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    Baby Shampoo Awash in Chemicals?

    Use of Some Infant Products Linked to Higher Levels of Phthalates in Babies, but Health Risks Disputed

    What Are Phthalates? continued...

    To examine whether the use of baby personal care products might be a source of phthalate exposure in babies, Sathyanarayana and colleagues measured urine samples from 163 babies between the ages of 2 months and 28 months for exposure to nine metabolites from seven different phthalates.

    The babies' mothers also filled out questionnaires asking about their use of baby personal care products within the past 24 hours.

    The researchers concluded that use of baby powders, lotions, and shampoos was strongly associated with higher phthalate levels, while use of baby wipes and diaper creams was not.

    Every baby in the study had detectable levels of at least one phthalate in their urine, and four out of five had detectable levels of seven or more phthalates.

    Sathyanarayana tells WebMD that the use of baby lotion was associated with the strongest increase in phthalate concentrations in babies 8 months and younger, and the use of lotions, shampoos, and powders was associated with a roughly fivefold increase in concentrations.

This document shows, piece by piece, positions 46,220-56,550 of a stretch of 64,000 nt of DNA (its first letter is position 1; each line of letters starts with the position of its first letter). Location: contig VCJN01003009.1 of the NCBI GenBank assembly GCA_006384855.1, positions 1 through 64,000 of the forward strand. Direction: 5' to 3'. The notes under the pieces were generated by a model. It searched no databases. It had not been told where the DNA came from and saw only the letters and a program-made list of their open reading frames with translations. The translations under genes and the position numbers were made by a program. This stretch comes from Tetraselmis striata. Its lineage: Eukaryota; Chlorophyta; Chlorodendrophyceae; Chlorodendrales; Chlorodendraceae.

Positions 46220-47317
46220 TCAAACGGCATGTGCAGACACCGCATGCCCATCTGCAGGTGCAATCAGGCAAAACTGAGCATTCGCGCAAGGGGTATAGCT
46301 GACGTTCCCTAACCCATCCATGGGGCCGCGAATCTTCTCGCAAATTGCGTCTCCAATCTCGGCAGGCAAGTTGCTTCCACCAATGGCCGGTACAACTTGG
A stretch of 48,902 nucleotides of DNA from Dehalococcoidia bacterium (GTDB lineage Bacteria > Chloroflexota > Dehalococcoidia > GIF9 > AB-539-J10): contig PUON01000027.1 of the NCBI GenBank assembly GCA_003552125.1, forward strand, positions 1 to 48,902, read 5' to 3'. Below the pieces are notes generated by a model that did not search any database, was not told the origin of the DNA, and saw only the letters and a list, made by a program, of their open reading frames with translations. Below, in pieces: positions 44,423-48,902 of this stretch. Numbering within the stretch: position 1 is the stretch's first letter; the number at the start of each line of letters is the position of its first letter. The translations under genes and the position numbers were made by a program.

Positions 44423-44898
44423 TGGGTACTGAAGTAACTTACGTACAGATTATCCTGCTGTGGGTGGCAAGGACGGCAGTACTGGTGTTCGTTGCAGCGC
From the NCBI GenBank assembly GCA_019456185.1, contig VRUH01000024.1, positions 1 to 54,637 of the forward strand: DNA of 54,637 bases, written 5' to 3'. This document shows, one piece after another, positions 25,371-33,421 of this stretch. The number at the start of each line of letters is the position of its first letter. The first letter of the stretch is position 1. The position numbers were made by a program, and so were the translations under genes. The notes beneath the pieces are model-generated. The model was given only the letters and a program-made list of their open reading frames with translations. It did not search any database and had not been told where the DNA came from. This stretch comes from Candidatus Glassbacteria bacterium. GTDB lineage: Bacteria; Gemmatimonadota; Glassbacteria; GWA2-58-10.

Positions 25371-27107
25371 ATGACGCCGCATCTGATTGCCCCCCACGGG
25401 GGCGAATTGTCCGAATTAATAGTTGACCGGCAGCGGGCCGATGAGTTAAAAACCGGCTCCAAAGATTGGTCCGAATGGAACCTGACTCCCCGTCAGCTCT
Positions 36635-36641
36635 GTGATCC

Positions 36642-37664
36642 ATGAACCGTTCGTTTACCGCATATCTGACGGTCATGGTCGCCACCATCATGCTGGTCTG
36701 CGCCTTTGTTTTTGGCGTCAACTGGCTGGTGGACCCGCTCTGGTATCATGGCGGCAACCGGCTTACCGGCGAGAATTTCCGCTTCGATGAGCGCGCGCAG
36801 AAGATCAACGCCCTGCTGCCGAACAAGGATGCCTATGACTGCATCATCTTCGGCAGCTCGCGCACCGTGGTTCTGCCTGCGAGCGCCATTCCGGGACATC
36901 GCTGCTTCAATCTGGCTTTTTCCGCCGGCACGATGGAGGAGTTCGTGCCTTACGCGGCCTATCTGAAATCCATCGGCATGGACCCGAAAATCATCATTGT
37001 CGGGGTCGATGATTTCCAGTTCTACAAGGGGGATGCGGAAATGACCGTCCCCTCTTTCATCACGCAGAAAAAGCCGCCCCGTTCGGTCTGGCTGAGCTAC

The observed association between use of the baby care products and phthalate exposure was strongest in younger babies -- those who were eight months old and younger at the time of the study.

    The study is published in the February issue of the journal Pediatrics.

    Other Experts Weigh In on Phthalates

    In a news release, Bailey noted that only one of the seven phthalates included in the new study is actually in baby care products.

    That is what a 2006 FDA study of phthalates in cosmetics found.

    "For this reason, we question the validity of the alleged link between the use of baby personal care products and the presence of phthalates in infants," he notes.

    In an interview with WebMD, Bailey adds that this phthalate -- diethyl phthalate (DEP) -- is used in very low levels, as a component of fragrance, and has not been linked to reproductive or endocrine disturbances in animal studies or any health issues in humans.

    Phthalates researcher Kim Boekelheide, MD, PhD, agrees that the available research does not implicate the DEP metabolite monoethyl phthalate (MEP) in endocrine disruption.

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